Bronson Alcott, educator and philosopher, was born at Spindle Hill, Connecticut, on 29 November 1799. His formal schooling ended when he was thirteen, and he became a peddler. After being impressed by Quaker beliefs in 1822, he adapted many of them to his use as a teacher and thinker, particularly the belief that there is something of God in each person. This informed the teaching he did (beginning in 1824) in a series of schools, primarily in New England, over much of the rest of his life. In 1830 he married Abigail May, and they eventually had four daughters, including Louisa May (1832), the writer. His liberal ideas about education were often controversial and misunderstood, and his difficult-to-read writings were not very helpful. He was a participant in the transcendental movement and moved to Concord, Massachusetts, in 1840, where he lived most of the rest of his life. His family was often in financial uncertainty until the authorial success of Louisa. He was paralyzed by a stroke in 1882 and died in Boston on 4 March 1888.
Walt Whitman and Alcott shared various general beliefs, including those related to transcendentalism and those growing out of the interest of each in Quaker ideas and practice. In the fall of 1856 Alcott went to New York for several months. During the preceding winter he had been introduced to Whitman's 1855 Leaves of Grass and found himself enthusiastic about it, so on 4 October 1856 he went to Brooklyn to visit Whitman. Alcott visited with Whitman a number of times over the ensuing weeks and was given a copy of the 1856 Leaves of Grass. Although they were different in temperament and demeanor, they came to admire each other and to consider themselves friends, a friendship which lasted the rest of their lives. They not only explored each other's ideas, but Whitman was also glad to be able to discuss Ralph Waldo Emerson with someone who knew Emerson. Over the years, they occasionally corresponded and exchanged things they had published. Their last meeting came on 17 September 1881 when Whitman visited New England. As time passed, Alcott's admiration for Whitman as both man and writer had steadily grown, and he had come to think of Whitman as a wise representative of America and its potential. Whitman thought Alcott's best trait to be his upholding of the supremacy of the spiritual aspects of humanity and life. Alcott wrote to Whitman on 28 April 1868, "I am interested in all you choose to communicate" (Letters 435), and on 10 October 1856 he wrote to Abigail Alcott, "I am well rewarded for finding this extraordinary man" (Letters 200). In 1888, after Alcott's death, Whitman said, "Alcott was always my friend" (With Walt Whitman 1:333) and called him one of "the wise wondering seers . . . quite exceptional" (With Walt Whitman 3:267).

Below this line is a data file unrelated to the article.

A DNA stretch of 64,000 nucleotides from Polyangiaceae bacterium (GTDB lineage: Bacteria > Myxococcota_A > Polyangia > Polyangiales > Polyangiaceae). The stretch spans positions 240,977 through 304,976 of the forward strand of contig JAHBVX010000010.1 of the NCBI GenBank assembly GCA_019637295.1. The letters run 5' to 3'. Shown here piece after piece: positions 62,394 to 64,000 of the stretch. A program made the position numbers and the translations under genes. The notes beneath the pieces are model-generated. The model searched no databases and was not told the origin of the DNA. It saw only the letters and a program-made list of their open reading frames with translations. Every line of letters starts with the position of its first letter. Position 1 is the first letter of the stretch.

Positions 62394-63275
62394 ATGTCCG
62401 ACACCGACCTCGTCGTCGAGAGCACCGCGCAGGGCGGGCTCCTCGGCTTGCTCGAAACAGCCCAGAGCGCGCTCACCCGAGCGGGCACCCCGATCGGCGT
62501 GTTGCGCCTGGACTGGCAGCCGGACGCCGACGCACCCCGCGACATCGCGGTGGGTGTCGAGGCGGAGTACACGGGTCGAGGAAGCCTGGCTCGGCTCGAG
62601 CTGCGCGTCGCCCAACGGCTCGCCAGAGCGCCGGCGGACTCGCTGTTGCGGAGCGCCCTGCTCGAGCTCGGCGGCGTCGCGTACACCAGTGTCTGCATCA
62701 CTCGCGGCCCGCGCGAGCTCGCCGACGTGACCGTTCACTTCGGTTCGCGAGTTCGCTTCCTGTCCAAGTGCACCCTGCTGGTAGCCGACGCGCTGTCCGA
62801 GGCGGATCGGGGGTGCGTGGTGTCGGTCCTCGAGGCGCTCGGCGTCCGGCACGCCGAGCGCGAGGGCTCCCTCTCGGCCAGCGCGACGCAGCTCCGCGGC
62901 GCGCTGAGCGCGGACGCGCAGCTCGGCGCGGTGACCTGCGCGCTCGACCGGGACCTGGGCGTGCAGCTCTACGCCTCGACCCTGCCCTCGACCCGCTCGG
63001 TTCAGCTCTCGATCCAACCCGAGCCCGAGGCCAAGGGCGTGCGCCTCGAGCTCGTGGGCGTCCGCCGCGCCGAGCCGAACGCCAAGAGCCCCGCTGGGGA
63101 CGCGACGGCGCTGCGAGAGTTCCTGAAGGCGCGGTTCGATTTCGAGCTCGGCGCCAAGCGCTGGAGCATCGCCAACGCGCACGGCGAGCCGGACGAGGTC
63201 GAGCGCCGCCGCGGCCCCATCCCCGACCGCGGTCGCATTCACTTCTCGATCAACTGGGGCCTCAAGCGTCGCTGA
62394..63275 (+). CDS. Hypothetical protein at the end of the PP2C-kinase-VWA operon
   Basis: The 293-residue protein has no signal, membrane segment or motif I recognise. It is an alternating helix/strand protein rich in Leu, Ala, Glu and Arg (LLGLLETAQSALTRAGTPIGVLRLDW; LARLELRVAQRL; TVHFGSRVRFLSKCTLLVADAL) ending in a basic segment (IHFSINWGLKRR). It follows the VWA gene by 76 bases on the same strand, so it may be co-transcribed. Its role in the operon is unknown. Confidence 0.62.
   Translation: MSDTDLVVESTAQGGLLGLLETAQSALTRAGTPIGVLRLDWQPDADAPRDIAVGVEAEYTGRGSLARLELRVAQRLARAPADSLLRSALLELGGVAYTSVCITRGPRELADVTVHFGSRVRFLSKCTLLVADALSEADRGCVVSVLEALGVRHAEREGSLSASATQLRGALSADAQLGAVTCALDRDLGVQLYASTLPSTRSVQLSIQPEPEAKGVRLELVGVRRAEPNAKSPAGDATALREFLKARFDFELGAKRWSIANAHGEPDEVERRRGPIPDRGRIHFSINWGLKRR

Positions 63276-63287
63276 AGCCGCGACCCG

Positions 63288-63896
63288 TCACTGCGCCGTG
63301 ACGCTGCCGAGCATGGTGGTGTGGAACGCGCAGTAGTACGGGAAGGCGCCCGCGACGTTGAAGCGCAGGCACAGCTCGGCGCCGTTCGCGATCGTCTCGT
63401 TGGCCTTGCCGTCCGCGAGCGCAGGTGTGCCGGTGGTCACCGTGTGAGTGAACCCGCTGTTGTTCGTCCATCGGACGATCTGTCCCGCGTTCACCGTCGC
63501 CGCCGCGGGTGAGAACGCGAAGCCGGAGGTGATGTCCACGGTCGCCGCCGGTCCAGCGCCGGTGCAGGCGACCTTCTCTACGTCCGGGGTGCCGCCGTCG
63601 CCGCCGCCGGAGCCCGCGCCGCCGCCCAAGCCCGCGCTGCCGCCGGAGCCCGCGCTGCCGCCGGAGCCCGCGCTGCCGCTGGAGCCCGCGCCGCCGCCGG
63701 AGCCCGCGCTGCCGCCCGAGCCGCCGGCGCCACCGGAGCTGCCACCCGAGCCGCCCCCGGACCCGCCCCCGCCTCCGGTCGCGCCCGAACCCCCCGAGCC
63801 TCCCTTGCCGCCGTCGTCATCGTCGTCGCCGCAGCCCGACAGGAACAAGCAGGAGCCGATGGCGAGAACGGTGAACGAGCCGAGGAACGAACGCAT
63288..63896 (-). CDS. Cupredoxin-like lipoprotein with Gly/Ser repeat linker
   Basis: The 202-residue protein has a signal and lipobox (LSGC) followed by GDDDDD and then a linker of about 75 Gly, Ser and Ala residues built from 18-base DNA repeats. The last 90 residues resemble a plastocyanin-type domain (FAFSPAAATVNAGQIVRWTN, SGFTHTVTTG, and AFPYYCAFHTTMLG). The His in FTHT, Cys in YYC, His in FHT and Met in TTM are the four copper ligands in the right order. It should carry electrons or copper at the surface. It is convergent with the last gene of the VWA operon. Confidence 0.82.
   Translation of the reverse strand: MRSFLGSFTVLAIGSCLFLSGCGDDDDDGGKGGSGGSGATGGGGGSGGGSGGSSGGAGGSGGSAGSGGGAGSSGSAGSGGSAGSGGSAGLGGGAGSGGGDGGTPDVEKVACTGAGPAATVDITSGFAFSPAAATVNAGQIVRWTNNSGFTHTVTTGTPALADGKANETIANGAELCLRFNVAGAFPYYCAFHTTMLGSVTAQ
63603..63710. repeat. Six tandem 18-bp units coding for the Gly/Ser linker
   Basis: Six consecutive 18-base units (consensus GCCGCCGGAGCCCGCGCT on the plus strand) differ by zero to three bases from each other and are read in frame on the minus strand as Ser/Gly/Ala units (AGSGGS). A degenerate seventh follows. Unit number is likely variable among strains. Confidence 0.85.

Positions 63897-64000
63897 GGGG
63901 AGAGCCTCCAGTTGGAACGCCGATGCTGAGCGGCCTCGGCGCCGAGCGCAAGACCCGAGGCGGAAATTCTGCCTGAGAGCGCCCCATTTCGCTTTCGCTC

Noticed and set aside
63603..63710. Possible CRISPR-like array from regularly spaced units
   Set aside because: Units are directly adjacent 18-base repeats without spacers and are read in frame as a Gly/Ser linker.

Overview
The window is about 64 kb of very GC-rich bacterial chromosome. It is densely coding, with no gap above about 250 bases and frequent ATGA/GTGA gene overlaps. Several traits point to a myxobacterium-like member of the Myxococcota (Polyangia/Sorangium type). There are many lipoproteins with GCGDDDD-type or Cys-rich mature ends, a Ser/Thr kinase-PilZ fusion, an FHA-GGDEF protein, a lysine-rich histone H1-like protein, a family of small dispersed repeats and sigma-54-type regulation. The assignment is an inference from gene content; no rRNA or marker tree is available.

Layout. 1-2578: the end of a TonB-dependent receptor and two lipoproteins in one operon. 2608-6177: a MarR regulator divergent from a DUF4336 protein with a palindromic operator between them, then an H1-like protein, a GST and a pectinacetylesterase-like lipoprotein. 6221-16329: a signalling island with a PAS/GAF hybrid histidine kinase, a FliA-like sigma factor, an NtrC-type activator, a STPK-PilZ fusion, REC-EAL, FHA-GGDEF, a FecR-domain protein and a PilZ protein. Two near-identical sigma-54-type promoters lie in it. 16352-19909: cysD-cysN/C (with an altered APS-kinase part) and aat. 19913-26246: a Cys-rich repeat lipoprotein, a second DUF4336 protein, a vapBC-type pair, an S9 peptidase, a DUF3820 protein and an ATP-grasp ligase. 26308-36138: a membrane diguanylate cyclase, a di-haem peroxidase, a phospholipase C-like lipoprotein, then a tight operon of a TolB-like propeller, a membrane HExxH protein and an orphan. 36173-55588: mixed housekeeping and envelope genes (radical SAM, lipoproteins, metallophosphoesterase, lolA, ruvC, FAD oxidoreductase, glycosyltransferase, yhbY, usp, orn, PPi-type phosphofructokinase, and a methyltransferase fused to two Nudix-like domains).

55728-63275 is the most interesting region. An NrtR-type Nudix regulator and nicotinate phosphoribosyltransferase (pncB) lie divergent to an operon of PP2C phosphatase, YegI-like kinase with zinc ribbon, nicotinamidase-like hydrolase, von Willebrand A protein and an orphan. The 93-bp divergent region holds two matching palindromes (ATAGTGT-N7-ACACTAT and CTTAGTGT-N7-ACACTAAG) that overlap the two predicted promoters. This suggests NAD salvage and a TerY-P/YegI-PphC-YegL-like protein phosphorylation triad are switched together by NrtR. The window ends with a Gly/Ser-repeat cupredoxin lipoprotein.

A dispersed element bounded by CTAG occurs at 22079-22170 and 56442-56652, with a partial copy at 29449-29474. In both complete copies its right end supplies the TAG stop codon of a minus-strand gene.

Alcott, A. Bronson. The Journals of Bronson Alcott. Ed. Odell Shepard. Boston: Little, Brown, 1938.
____. The Letters of A. Bronson Alcott. Ed. Richard L. Herrnstadt. Ames: Iowa State UP, 1969.
Dahlstrand, Frederick C. Amos Bronson Alcott: An Intellectual Biography. Rutherford, N.J.: Fairleigh Dickinson UP, 1982.
Shepard, Odell. Pedlar's Progress: The Life of Bronson Alcott. Boston: Little, Brown, 1937.
Traubel, Horace. With Walt Whitman in Camden. Vol. 1. New York: Small, Maynard, 1906; Vol. 3. New York: Mitchell Kennerley, 1914.